A

Anonymous

Guest
Good point. They're probably as rockabilly as most of the Morrissey examples. It's odd though - I don't think I've ever heard the word used in a review of a Smiths album, or in anything Johnny Marr's ever said e.g. in relation to his musical influences.
The allmusic review of meat is murder refers uses it
 

soloyan

Member
If I remember things accurately, Morrissey recorded Kill Uncle with studio artists, then met the band that would tour Kill Uncle with him. I saw the 2nd show of the Kill Uncle Tour in Paris and you could tell the band was struggling. They were trying to figure out songs they had not written, and they clearly had a tendency to play things rockabilly-ish or punk-ish. It wasn't very good, musically speaking, to be honest.
However, they made progress quickly and by the time they recorded Your Arsenal they had improved a lot. That said, I have to say I was very pleased when the rythm section changed for Vauxhall and I...
 

Famous when dead

Vulgarian
Moderator
From Mozipedia:
"Morrissey first met Boorer in the winter of 1990 when planning his aborted ‘rockabilly mini-album’ having just finished KILL UNCLE. ‘I brought Boz and Morrissey together,’ explains mutual friend Cathal SMYTH. ‘Clive [LANGER] told me Morrissey wanted to put a rockabilly band together so asked me as the only person he knew who was into
rockabilly. I told him, “I’m not the man for the job. That man is Boz.” Which changed Boz’s life.’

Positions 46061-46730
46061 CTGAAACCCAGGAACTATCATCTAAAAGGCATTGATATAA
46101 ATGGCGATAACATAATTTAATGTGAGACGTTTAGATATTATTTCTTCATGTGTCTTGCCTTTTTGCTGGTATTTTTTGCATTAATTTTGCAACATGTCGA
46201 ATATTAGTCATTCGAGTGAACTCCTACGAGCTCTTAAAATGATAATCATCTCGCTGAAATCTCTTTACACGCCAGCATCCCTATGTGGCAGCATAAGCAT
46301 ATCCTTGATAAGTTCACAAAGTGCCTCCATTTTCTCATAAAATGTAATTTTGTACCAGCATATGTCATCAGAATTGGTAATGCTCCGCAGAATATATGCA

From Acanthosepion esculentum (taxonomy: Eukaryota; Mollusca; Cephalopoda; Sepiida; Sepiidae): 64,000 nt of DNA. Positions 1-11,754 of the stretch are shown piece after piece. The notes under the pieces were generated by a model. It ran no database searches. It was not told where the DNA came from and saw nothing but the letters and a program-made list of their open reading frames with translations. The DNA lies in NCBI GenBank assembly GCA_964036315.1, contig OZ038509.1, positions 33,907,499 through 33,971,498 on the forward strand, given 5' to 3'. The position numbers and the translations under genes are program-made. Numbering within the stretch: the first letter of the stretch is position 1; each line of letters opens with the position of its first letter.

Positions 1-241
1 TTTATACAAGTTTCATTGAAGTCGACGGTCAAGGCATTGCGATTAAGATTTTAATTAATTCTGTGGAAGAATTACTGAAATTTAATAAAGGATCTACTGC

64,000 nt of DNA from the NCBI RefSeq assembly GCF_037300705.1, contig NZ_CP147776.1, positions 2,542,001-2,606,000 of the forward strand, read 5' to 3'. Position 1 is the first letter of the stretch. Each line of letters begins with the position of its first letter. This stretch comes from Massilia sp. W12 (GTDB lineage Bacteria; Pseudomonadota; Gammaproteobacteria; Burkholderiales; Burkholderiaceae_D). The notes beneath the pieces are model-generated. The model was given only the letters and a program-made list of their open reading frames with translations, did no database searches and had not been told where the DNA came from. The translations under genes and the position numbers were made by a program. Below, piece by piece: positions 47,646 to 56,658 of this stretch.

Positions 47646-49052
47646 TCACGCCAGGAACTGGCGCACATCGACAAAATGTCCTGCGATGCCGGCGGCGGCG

Boorer’s first session with Morrissey was in December 1990 for ‘PREGNANT FOR THE LAST TIME’, invited as a guest to add some 50s guitar licks alongside those of writer Mark NEVIN.4 It was purely by default that Boorer later became Morrissey’s permanent guitarist when Nevin proved unavailable to undertake 1991’s KILL UNCLE tour. Of the four young rockabilly musicians recruited, Boorer was the oldest and most experienced; not quite 29 but with nearly 14 years of touring and recording under his belt. As Smyth attests, ‘Boz is a concerned, hard-working and talented bloke.’
In concert, Boorer’s well-practised rockabilly poses, sprints and duck-walks brought a vim and vigour to the Kill Uncle tour, as captured on the LIVE IN DALLAS video. As a co-writer, Boorer was dormant for his first Morrissey album, 1992’s YOUR ARSENAL, making his composer debut with the two B-sides to its final single, ‘CERTAIN PEOPLE I KNOW’, among them the brooding ‘JACK THE RIPPER’.
He fully came into his own on VAUXHALL AND I, supplying its pivotal bookends ‘NOW MY HEART IS FULL’ and ‘SPEEDWAY’, and the hit single ‘THE MORE YOU IGNORE ME, THE CLOSER I GET’."


As someone who still goes to Hemsby and regularly attends Rockabilly gigs, I liked the addition of slap bass and the hint of Gretsch guitar 'twangs' coupled with the turn ups.